US 6716771 B2
A method of converting a hydrophobic surface of a dielectric layer to a hydrophilic surface is described. That method comprises forming on a substrate a dielectric layer that has a hydrophobic surface, then coupling a hydrophilic component to the surface of the dielectric layer. Also described is a method for making a semiconductor device that employs this technique after polishing a conductive layer, which may comprise copper.
1. A method of forming a semiconductor device comprising:
forming on a substrate a silicon based carbon doped oxide dielectric layer;
removing excess material from the silicon based carbon doped oxide dielectric layer using a chemical mechanical polishing process;
transferring the substrate with the silicon based carbon doped oxide dielectric layer to a cleaning unit;
exposing the surface of the silicon based carbon doped oxide dielectric layer, while in the cleaning unit, to a solution for less than about 80 seconds at a temperature of between about 20° C. and about 70° C., the solution comprising a hydrophilic component and a corrosion inhibitor, the hydrophilic component comprising between about 0.01% and about 50% of the solution by weight and the corrosion inhibitor being included in the solution at a concentration of between about 0.001M and about 0.05M; and then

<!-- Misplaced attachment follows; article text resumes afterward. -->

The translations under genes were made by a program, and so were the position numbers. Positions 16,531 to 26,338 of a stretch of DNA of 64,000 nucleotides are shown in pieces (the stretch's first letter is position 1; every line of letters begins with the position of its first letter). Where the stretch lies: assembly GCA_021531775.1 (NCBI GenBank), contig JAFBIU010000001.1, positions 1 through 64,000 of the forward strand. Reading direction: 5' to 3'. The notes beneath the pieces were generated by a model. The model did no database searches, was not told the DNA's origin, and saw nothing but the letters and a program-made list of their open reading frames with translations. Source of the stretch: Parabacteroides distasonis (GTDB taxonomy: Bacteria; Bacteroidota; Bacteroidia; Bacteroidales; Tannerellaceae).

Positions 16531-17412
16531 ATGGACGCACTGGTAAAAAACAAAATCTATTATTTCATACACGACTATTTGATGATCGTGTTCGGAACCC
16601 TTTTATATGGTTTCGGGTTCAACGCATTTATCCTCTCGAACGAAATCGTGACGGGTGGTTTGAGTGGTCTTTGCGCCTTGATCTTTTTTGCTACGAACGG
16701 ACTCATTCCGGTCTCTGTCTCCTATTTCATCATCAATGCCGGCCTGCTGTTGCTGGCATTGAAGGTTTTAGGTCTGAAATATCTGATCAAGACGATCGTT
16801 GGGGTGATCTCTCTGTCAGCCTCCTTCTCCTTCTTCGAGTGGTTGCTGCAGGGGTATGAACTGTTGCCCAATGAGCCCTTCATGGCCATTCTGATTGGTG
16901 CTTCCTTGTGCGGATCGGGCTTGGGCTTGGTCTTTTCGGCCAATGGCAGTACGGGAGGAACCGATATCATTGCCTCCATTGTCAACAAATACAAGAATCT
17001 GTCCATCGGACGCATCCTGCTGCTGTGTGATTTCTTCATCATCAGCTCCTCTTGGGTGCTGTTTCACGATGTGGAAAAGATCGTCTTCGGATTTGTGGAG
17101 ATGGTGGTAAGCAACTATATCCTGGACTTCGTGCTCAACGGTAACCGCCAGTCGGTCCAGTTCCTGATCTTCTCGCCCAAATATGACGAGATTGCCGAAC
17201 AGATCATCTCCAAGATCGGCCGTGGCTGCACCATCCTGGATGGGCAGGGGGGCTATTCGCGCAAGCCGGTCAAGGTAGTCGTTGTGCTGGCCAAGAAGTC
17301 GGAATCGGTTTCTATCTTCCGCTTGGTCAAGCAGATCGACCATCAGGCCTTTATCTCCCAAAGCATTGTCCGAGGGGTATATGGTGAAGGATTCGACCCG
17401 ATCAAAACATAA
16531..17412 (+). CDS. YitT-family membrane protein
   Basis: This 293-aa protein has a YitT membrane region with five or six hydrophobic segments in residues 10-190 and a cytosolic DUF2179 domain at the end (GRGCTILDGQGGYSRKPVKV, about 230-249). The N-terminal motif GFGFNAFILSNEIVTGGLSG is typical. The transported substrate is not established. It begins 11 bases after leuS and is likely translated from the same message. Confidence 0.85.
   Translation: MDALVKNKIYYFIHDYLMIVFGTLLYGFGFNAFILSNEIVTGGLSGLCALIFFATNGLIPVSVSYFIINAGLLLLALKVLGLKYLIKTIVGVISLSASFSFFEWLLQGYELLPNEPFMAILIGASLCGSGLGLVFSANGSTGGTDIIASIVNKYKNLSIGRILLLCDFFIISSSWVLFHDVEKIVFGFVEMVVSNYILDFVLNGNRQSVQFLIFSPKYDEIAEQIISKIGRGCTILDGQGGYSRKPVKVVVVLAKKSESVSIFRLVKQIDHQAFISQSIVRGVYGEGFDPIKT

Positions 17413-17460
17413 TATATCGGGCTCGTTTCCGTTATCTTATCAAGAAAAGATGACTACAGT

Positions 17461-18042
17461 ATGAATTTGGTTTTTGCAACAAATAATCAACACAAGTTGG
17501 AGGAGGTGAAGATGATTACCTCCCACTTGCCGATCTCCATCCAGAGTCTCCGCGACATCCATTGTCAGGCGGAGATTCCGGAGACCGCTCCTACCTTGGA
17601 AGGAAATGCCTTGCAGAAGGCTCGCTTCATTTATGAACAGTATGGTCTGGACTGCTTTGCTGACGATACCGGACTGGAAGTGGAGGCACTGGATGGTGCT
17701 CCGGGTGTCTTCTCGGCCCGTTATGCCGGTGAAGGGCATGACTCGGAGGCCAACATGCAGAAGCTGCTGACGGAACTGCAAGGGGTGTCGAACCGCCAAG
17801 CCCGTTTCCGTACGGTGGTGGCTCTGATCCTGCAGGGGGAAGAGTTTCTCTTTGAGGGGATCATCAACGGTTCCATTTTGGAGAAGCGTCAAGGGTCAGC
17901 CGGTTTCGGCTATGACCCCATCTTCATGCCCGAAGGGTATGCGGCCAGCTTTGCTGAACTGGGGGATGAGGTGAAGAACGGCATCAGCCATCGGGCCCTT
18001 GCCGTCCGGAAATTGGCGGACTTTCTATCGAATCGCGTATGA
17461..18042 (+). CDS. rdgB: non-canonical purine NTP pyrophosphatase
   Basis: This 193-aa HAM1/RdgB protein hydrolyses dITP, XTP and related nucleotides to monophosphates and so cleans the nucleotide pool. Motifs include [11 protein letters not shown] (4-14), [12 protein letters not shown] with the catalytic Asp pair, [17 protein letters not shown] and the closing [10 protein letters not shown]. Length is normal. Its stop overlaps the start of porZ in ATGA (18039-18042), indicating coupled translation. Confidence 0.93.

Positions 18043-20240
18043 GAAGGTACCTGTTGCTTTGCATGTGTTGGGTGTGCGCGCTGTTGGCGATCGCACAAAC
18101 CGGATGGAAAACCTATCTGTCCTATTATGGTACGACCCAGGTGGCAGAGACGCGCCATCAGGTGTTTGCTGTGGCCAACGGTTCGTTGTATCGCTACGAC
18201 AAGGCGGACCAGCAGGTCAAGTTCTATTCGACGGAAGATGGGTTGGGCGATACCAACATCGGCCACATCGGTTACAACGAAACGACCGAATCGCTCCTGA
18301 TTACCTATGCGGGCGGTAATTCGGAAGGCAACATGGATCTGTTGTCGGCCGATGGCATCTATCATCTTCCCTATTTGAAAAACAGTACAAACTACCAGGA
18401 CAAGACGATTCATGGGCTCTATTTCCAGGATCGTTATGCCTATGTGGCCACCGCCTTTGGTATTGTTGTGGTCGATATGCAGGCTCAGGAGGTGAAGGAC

coupling the hydrophilic component to the surface of the silicon based carbon doped oxide dielectric layer,
wherein the hydrophilic component is selected from the group consisting of N-[(3-Trimethoxysilyl)propyl]ethylenediamine triacetic acid and trimethoxysilylpropyldiethylenetriamine, and wherein the corrosion inhibitor is selected from the group consisting of benzotriazole, cetyltrimethylammonium hydroxide, and a cetyltrimethylammonium halide.
The present invention relates to a method of making semiconductor devices, in particular, those that include low-k or ultra low-k dielectric layers, which have hydrophobic surfaces when initially deposited.
Semiconductor devices include metal layers that are insulated from each other by dielectric layers. As device features shrink, reducing the distance between the metal layers and between metal lines formed within each layer, capacitance increases. To address this problem, insulating materials that have a relatively low dielectric constant are being used in place of silicon dioxide to form the dielectric layer that separates the metal lines.
Conventional single or dual damascene processes may be used to form metal lines within such low-k dielectric layers, e.g., to generate the structure 100 shown in FIG. 1b. FIG. 1a represents a cross-section of that structure prior to a polishing operation. In that figure, structure 100 includes substrate 101, upon which is formed low-k dielectric layer 102. After a trench has been etched into low-k dielectric layer 102, barrier layer 103 is deposited. In addition to lining the trench, barrier layer 103 extends across surface 104 of low-k dielectric layer 102. Conductive layer 105, which may comprise copper, fills the trench and covers barrier layer 103, where that layer rests on top of surface 104.
After forming the FIG. 1a structure, the excess material deposited on surface 104 must be removed, e.g., by using a conventional chemical mechanical polishing (“CMP”) process. Such a CMP operation may generate a structure in which barrier layer 103 and copper layer 105 remain within the trench only—as shown in FIG. 1b. Many commercially available rotary and orbital polishers may be used to perform such a CMP step. One example is the Reflexion™ 300 mm CMP system, which is available from Applied Materials, Inc.